Amazon.com: 50 reviews
29 of 30 people found the following review helpful
Eastern Philosophy Extracted from Western History 10 Jan. 2012
By Howard Goldowsky - Published on Amazon.com
Format: Hardcover
Kluth, a staff writer for the Economist magazine, interprets the life trajectories of multiple historical figures, focusing primarily on Hannibal, the Carthaginian general who almost overthrew Rome. Kluth finds parallels between Hannibal's life, the other historical figures' lives, and his own. The "successes" and "failures" of these lives are interpreted to produce meaning. The book derives its power from constantly challenging the reader to find parallels and meaning in her or his own life.

"Hannibal and Me" reads like a Western interpretation of Taoist and (some) Buddhist philosophy. It's no accident that the book's final paragraphs include a passage from the Bhagavad Gita, and talk about equanimity and self-actualization, the abilities of a person to remain level-headed throughout their life, both during the short- and long-term. These final paragraphs sum up Kluth's admiration for those people who can control their emotions, feel satisfied, live in the moment, and be content with their lot. Self-actualization is Kluth's modern interpretation of the Eastern monk's daily routine of meditation, of 'chop wood and carry water.' The whole book is a journey of ideas that culminates in these final paragraphs.

The strength of "Hannibal and Me" lies in its organization. The book is structured to chronologically progress through Hannibal's triumphs and failures, and in the process it references other figures' -- Steve Jobs, Eleanor Roosevelt, the explorer Shackleton, Einstein, the novelist Amy Tan, Kluth's uncle Erhard (a former head of W. Germany), Tiger Woods, Tennessee Williams, and many, many others -- parallel life situations. Kluth even references his own life, which gives the book the flavor of a memoir. Kluth analyzes these lives, based on modern psychological theory anchored by Carl Jung (yet another profile). In the end we're left with, as Aristotle would say, an examined life. The book is worth reading if only to get yourself to perform an examination on your own life.

Woven into this life analysis is a series of philosophical concepts that we need to be aware of in order to achieve equanimity and self-actualization. Some of these "life secrets," so Eastern in flavor, include the distinction between strategy and tactics, how to level emotions, how to use our opponents' aggressiveness against them (and we all have opponents, even if we don't want to admit it), how to balance between general principles and specific situations, plus many, many others, all universal truths that modern living often steals from us as we lead our busy and emotionally filled lives.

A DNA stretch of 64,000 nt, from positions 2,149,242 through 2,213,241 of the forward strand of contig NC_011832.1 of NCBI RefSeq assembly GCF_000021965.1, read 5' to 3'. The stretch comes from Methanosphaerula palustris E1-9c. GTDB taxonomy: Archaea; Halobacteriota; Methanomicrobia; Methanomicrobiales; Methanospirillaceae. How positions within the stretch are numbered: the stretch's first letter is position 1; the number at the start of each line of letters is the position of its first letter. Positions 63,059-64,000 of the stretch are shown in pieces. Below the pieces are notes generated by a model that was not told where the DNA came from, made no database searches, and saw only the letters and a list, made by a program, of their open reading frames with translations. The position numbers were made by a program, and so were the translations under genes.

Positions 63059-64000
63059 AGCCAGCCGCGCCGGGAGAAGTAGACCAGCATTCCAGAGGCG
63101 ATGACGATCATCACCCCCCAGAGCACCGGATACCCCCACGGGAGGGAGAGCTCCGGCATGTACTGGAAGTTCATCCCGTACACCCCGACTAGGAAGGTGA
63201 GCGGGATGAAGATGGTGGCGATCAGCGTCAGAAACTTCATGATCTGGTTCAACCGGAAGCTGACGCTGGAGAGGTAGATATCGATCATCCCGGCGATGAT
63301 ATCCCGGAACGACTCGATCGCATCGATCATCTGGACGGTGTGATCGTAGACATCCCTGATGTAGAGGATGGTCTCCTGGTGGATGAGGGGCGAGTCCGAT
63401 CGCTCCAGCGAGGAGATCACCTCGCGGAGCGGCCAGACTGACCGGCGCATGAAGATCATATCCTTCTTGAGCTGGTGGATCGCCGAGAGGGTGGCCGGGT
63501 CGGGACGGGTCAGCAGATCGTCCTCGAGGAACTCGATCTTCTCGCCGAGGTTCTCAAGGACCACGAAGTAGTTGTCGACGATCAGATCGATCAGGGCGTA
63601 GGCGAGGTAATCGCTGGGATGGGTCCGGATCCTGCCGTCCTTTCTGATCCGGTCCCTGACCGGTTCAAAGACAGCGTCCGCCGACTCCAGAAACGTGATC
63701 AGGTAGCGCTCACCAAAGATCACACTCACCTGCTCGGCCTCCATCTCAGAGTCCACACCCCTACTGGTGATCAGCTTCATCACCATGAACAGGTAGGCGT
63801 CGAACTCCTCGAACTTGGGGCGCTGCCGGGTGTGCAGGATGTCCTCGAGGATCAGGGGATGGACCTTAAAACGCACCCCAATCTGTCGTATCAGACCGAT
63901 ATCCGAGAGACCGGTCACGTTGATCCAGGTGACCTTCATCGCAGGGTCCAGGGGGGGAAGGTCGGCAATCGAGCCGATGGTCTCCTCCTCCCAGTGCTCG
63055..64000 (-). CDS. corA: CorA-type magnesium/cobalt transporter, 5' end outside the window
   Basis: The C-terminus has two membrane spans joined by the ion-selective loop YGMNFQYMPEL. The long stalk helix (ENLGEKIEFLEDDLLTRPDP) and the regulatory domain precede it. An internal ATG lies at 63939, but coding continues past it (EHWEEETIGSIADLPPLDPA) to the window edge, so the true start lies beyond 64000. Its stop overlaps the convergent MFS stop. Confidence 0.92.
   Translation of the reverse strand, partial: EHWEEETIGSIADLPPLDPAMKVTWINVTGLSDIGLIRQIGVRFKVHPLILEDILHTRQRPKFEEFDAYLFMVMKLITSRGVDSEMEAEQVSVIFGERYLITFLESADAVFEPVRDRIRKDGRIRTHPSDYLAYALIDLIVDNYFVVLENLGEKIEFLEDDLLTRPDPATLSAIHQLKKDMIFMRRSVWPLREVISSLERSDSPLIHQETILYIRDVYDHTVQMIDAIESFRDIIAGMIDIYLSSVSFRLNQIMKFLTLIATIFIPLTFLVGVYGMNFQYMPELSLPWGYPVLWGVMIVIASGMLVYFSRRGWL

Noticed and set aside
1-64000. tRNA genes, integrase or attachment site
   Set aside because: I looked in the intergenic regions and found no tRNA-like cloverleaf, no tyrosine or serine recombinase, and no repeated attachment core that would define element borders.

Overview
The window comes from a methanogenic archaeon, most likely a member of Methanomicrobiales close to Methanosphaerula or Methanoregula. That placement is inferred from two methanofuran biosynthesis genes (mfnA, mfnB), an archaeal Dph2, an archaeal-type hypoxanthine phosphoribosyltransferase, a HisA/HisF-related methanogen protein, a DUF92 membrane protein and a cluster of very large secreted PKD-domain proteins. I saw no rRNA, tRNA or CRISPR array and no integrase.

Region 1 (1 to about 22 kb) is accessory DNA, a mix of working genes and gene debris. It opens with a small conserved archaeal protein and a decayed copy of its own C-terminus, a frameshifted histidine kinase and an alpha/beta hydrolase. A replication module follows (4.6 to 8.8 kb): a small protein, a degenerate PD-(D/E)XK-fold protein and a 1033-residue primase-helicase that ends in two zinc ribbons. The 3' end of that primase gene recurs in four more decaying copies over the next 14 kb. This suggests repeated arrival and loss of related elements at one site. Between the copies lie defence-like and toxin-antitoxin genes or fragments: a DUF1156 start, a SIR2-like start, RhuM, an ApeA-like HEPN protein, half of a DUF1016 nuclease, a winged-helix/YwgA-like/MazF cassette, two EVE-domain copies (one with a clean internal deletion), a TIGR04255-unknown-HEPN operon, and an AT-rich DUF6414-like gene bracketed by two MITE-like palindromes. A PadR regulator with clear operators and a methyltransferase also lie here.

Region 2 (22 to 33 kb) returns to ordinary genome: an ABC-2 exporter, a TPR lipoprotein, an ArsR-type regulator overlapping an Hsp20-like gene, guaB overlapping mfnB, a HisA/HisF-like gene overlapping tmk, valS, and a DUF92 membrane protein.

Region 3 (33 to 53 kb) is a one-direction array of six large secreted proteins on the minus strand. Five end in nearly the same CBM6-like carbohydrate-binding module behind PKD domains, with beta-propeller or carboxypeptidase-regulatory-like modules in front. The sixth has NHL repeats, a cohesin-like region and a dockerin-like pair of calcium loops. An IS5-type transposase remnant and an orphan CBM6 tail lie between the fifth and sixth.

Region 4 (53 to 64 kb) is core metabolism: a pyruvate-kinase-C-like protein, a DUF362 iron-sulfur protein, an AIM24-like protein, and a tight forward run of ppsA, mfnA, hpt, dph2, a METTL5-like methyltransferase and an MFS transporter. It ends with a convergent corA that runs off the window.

Since most people never examine their lives, Kluth likes to label traditional success and failure as impostors. What looks like "success" in the short-term often is just one step on the trajectory toward ultimate failure; what looks like "failure" is often a speed bump on the path to ultimate success. We would not know this about ourselves if we did not put our and other lives into perspective.

The only small improvement I would make to the book is that Kluth often spends a lot of time summarizing history. For someone like me who does not know many historical facts, this was wonderful; but for others some sections may seem tedious. Nevertheless, this book is a fantastic introduction to how to make your life better lived.
14 of 14 people found the following review helpful
There is some Hannibal in us all 14 Jan. 2012
By J. Lebeck - Published on Amazon.com
Format: Hardcover
Hannibal and Me is about taking the time to contemplate where you are in life and where you would like to be. Mr. Kluth uses Hannibal as a historical metaphore for understanding your obstacles, confronting them on your terms, and being diligent and focused in overcoming them.

Mr. Kluth draws parallels with many other famous people from antiquity (e.g. Cleopatra) to the modern (e.g. Tiger Woods) as he chronicologically works through specific milestones in Hannibal's life to draw parallels between how these different people achieved success and failure in various stages of their lives much like Hannibal did.

Mr. Kluth aptly demonstrates there are different methods of achieving success. Some people achieve greatness through great acts of insight or daring early in life while others take smaller, more methodical, steps and achieve it later in life. Some others stumble through their youth to do great things later in life through a combination of small steps and insight or daring.

He also emphysizes success can be a proverbial double-edged sword where even if a life goal is reached, there needs to be a strategy to cope with what comes after or the success could ultimately become a failure (which Mr. Kluth terms an imposter).

Hannibal and Scipio (the Roman general that ultimately defeated Hannibal) both had brilliant military careers and yet both ultimately became persona non grata to the respective aspiring empires they dedicated their youth to. If you aren't mindful of the larger picture beyond your immediate struggles, you can have great triumphs and successes during your life and yet die with nothing.

There is something in this book for everyone regardless of whether you are interested in Hannibal or not.

This is not just a book about Hannibal, we all have a little Hannibal in us, it is a book about awakening the insightful, innovative, and driven Hannibal in you.
10 of 11 people found the following review helpful
Entertaining, educational and transforming 10 Jan. 2012
By mandarinmom - Published on Amazon.com